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Ackerman Bible Records

Submitted by: Marie Durrett Johnson
©2002

(While going through my mother's files, I found a Bible page that she had omitted.  It was added to this record in 2007 - Jan Barnes)

This Bible was in the possession of Marguerite (Mickey) Durrett Aldrich Daniels and was probably given to her by her Aunt Annie Durrett Blackard, granddaughter of Hamilton and Lucy Durrett Ackerman.  Most of the information is believed to have been recorded by Lucy Ackerman until her death in 1905.   Annie or Mickey added dates past that time.  Mickey's life story, written by her in 1999, is found at the bottom of this page.

Page 1
H. H. Ackerman was Born April 7th 1816.
L. W. M. Durrett was Born July the 21st 1825.
and was Married April the 28th 1842.
H. C. Ackerman was Born April the 3rd 1843.
Francis Durrett Ackerman was born November the 5th 1845.
Ann Elizabeth Madaline Ackerman was born Feb. 15, 1848.
Hamilton Luther Ackerman was Born Oct. 30th 1850
And died September the 14 on Wednesday 1853 aged 2 years ten months and fourteen days.

Page 2
Henry Clay Ackerman died February the 2nd 1857 on Monday knight aged 13 years and ten months.
Lucy Durrett Ackerman died April 11, 1905
F. E. Durrett and A. E. M. Ackerman was married Oct. 9, 1868
Walter Lamar Durrett was born Nov. 22, 1869.  Died Jan. 9, 1870
Ernest Lee Durrett was born May 9, 1871 at Hendersonville, Tenn.
Robert Edwin Durrett was born March 16, 1875
Annie Durrett was born March 1, 1879
Frank Ackerman Durrett was born October 22, 1881 died December 2, 1881
Elmer Vernon Durrett was born May 14, 1883, died December 14, 1884
Herbert Eugene Durrett was born Feb. 14, 1886
Leslie Davis Durrett was born Nov. 1, 1889
Sewell Northcross Durrett was born July 27, 1893
Ann Elizabeth Ackerman Durrett Died Sept 11, 1895
Francis Edmon Durrett born Feb. 18, 1841 died Jan 25, 1917

Page 3
Ernest Lee Durrett was born May 9, 1871 at Hendersonville, Tennessee
Leila West was born June 17, 1877 in Douglas County, Illinois
Ernest Durrett and Leila West were married Nov. 6, 1895 in Parham, Sumner County, Tennessee
Ernest Lester Durrett was born May 25, 1898, in Parham, Sumner Co. Tenn.
John Francis Durrett was born Aug. 29, 1901 in Nashville, Davidson Co. Tenn.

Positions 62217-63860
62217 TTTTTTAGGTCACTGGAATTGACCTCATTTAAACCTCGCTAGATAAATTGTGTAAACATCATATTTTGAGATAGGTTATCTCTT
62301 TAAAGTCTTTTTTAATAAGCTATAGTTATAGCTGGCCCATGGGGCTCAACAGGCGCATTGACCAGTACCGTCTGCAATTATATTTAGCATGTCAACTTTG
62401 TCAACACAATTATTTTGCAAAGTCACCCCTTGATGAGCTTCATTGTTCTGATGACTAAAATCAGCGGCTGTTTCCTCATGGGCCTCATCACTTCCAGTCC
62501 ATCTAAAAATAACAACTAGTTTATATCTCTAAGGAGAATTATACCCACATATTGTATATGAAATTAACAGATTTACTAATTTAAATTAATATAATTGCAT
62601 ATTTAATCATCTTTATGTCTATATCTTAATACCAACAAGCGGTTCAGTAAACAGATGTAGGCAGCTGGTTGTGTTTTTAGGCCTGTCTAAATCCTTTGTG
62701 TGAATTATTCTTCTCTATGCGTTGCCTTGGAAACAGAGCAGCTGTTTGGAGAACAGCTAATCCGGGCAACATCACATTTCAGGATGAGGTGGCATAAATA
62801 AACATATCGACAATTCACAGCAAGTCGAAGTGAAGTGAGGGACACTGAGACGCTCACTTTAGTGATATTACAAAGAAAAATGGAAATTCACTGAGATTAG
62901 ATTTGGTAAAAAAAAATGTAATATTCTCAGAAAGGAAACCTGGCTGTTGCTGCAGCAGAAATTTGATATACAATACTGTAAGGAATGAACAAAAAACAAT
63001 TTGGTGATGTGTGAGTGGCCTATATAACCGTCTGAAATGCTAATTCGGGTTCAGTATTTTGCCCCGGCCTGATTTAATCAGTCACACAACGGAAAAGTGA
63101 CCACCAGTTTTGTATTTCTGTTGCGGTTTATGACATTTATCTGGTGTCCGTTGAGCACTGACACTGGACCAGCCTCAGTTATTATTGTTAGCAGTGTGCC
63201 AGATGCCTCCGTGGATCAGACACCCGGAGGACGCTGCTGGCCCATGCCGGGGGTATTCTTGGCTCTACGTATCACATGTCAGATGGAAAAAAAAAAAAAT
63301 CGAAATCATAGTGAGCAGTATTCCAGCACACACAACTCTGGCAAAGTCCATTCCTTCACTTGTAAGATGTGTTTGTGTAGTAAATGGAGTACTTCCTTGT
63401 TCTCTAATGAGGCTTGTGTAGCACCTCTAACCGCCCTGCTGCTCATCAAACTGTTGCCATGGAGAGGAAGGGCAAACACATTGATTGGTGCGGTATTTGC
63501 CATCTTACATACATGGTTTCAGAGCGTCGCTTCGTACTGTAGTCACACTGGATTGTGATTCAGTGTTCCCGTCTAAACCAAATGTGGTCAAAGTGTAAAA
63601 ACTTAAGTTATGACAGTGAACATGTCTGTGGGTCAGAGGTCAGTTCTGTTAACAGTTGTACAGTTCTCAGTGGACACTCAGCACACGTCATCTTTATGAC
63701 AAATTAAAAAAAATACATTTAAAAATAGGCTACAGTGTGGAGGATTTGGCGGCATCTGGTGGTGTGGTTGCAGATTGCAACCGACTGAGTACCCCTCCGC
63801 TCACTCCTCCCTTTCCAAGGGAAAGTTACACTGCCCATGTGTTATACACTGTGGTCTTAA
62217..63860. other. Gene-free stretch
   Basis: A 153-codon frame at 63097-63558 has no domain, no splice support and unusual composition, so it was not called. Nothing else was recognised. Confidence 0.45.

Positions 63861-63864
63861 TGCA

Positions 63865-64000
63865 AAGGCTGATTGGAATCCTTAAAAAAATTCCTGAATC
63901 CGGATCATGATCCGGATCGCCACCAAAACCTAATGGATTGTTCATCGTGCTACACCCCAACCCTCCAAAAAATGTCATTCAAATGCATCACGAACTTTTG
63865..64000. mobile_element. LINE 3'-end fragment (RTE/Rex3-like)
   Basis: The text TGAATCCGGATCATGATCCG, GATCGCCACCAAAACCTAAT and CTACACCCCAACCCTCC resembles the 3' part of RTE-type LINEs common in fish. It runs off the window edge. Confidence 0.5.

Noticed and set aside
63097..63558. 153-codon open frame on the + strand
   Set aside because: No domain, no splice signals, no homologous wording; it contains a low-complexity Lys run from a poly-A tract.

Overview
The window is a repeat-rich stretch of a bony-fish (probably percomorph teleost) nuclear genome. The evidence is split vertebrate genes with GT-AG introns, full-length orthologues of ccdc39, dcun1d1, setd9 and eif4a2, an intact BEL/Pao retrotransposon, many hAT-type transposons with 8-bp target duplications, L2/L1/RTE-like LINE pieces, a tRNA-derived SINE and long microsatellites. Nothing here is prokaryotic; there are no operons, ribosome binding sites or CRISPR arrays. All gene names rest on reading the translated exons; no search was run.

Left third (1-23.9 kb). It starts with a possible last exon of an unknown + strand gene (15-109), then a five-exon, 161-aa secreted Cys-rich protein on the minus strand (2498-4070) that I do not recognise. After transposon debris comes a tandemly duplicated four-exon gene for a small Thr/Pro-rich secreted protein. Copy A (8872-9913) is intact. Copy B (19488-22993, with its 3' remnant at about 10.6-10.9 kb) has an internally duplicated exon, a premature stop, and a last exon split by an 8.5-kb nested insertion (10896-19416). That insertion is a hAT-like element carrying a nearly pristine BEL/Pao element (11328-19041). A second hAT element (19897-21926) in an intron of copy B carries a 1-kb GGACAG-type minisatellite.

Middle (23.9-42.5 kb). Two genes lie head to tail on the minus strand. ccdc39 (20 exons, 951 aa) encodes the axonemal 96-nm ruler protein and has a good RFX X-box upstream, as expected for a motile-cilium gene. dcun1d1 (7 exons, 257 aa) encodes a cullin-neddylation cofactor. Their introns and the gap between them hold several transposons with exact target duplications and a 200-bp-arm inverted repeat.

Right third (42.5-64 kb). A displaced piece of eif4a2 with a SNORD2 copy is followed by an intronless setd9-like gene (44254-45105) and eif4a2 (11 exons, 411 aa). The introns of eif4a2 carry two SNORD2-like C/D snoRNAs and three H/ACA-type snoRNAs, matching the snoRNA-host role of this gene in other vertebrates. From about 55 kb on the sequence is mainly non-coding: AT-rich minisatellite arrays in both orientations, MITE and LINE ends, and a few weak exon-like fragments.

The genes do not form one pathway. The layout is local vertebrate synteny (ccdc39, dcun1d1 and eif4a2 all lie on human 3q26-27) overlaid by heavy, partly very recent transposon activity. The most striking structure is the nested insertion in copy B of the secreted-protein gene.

Clara Durrett was born Aug. 9, 1904 in Parham, Sumner Co., Tenn.
William Dawson Durrett was born May 24, 1906 at Cottontown, Sumner Co., Tenn
Marguerite Durrett was born Jan. 13, 1909 At Greenbrier, Robertson Co., Tennessee
Marion Durrett was born Sept 26, 1912 at Delrio, Douglas Co., Wash. Died April 15, 1917, at Sour Lake, Texas, buried in Rosedale Cemetery Sour Lake.
*See below for a scan of this bottom portion of the page.  The handwriting is smudged in several entries.
Stella Parsis? Durrett  was born Jan. _ 1915 at Delrio Wash. Died March 9, 1915 buried in Delrio Cemetery
Mary Elizabeth Durrett was born Dec. 14, 1918 at Boyce? __? died June 9, 192_? buried in Rosedale Cemetery, Sour Lake, Texas

Ernest Lester Durrett died Nov. 15, 1910, buried in Delrio Cemetery at Delrio, Douglas Co. Washington.
Ernest Lee Durrett died Aug. 23, 1922 in Texarkana, Texas, buried in the old Durrett cemetery in Robertson County, Tennessee

Mickey's life Story

The following version of Mickey's life story was obtained from a brief interview with her the day after Christmas 1999 during her annual Christmas visit to her niece Tina (Clara) Frost in Concord California.

I was born January 13, 1909 in the town of Greenbrier, Tennessee in Robertson County. When I was about 6 months old our family moved to Washington State. We came back south to Sour Lake, Texas and oil field boomtown, when I was 7 years old.  At the age 7 to 11, we lived in Arkansas, then in Louisiana and then moved back to Texas. When I was 11 we moved to Texarkana, Texas and I attended Texarkana Texas High School.  I had my 13th birthday on Friday the 13th and thirteen has always been one of my lucky numbers.

When I was 16, I went to Houston to stay with my sister Clara and there I attended Rice University.  In 1927, at the start of my junior year, I married Henry V. Aldrich (Fuzzy), a Colgate man. I continued to attend school at Rice. Henry became a Civil Engineer, and he was a registered Professional Engineer. He obtained his Art. Degree from Colgate and later his engineering degree from Austin in Texas.  Henry got his nickname " Fuzzy" from his job.  Fuzzy was the name of the lead engineer on the job.  He also raced boats and named his boat Fuzzy.  When he won a national boat race the headlines of the Houston paper sports page heralded " Fuzzy wins" in 2-inch tall print.  And from then on his nickname was set.

In 1929 at age 20, I received my Bachelors degree with Honors in Spanish and two years later my Masters degree in French.  I had written my thesis, but I also had to do an oral exam in Public in French!